Brazil’s Bolsonaro attacks enemies real and imagined at the UN General Assembly

The world’s longest Zoom call is underway at the United Nations General Assembly today. As is customary, Brazil was the first country to deliver a speech. And as expected, President Jair Bolsonaro came out swinging, targeting enemies real and imagined.

Although he careened wildly from topic to topic, a few themes stood out. It was a speech, as the saying goes, “for the English to see”. It was also a full-throttled attack against the media and anyone who deigns to disagree with him. Bolsonaro’s intervention was red meat for his most ardent supporters, many who are suspicious of global institutions such as the United Nations and love to see their dear leader give globalists a good thrashing.

Bolsonaro started on familiar ground, reminding his fellow leaders that despite all the negative publicity, Brazil is “open for business”. He claimed that the country registered unprecedented inflows of foreign investment under his administration when in fact the reverse is the case. He also lauded the country’s powerful agro-industrial sector, a key supporter of the president, which he says is feeding over a sixth of the global population. At times Bolsonaro strayed out of his comfort zone, including on issues related to the digital economy, artificial intelligence and data protection.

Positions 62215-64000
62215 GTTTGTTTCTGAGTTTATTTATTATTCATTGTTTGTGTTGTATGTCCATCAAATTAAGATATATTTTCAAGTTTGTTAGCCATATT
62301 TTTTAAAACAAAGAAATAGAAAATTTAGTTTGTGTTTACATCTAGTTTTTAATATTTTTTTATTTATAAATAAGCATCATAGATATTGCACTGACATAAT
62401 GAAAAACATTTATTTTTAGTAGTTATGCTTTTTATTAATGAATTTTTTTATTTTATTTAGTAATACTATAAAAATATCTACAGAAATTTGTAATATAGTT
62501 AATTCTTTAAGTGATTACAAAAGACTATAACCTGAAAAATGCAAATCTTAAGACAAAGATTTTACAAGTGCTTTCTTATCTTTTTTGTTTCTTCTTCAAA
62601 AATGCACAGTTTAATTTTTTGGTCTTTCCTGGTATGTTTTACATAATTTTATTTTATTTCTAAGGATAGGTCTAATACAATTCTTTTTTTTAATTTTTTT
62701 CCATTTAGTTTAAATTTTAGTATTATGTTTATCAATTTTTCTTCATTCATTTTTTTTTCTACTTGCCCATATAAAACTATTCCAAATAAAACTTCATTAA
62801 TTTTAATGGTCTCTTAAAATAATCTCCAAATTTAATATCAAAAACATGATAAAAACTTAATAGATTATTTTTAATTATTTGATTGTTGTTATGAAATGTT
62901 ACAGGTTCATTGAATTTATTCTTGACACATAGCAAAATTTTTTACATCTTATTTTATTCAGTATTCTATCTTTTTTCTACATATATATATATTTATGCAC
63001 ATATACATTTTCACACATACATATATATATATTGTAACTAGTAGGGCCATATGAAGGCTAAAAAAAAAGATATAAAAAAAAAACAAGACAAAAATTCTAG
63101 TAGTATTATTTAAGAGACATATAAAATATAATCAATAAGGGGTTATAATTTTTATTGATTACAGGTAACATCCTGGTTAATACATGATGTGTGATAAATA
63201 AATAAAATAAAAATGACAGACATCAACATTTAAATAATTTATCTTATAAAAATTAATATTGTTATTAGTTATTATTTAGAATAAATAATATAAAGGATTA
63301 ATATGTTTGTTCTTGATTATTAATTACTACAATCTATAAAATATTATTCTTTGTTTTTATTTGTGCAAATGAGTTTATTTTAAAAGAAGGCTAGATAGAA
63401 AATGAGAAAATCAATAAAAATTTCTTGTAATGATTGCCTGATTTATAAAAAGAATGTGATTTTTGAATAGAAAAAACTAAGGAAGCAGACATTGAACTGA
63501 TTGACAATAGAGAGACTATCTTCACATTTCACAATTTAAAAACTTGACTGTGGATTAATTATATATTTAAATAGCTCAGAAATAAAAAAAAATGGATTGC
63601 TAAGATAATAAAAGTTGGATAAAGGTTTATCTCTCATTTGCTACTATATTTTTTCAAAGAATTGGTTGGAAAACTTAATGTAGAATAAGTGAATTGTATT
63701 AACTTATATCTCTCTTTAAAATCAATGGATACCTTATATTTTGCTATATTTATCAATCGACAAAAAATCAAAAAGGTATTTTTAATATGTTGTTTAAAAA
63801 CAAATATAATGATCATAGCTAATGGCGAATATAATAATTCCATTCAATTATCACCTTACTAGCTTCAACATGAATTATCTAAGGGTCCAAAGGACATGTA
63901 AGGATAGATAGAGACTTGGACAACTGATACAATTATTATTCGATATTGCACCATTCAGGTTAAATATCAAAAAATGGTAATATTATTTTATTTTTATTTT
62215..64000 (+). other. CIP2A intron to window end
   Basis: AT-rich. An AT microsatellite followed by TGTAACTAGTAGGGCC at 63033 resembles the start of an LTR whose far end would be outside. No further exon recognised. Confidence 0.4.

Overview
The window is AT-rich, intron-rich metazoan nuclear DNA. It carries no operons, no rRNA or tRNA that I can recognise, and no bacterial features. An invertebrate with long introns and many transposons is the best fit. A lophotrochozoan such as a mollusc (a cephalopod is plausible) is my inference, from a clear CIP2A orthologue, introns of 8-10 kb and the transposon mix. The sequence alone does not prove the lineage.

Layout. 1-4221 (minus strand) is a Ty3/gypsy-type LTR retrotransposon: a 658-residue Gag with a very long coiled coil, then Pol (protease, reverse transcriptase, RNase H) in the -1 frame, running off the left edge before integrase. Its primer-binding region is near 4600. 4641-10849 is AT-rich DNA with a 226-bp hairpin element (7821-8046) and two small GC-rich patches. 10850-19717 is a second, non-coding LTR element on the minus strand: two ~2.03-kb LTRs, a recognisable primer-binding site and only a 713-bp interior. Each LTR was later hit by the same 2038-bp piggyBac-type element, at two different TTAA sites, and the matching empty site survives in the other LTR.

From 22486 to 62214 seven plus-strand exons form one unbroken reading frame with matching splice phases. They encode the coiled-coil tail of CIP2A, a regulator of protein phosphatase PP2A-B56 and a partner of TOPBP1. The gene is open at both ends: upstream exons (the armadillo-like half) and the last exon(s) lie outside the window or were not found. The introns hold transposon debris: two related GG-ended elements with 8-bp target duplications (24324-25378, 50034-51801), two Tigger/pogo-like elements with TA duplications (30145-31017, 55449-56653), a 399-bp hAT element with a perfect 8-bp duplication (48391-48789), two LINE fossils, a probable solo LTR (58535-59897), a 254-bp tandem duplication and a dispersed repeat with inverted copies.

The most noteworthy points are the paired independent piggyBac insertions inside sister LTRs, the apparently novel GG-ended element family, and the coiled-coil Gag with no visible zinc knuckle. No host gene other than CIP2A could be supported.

His intervention grew increasingly defiant as he dove into the two themes that have threatened to topple his administration. The first is his handling of the COVID-19 pandemic, which is widely described as among the world’s most disastrous. Brazil currently has the third highest infection rate on the planet and more doctors and nurses have died of the disease than anywhere else on the planet. Despite presiding over a high-quality public health system, Bolsonaro fumbled the ball. While he claimed that his government delegated responsibility for responding to the pandemic to states, he neglected to mention that he personally attacked and persecuted governors at every turn.

Bolsonaro repeated his claim that responses to COVID-19 should balance the health of the population with the imperatives of the economy. Yet Bolsonaro stands out for his singularly divisive approach – downplaying the threat of the disease, which he describes as a “little flu”, and encouraging his supporters to disobey public health advice that could prevent its spread. In his speech, he admonished the media for politicizing the virus, accusing them of fomenting “social chaos”. While it is true that his government is providing an immensely popular subsidy to over 65 million poor Brazilians, this was not his original idea. In fact, he staunchly opposed it until he recognized the political dividends that could (and did) ensue.

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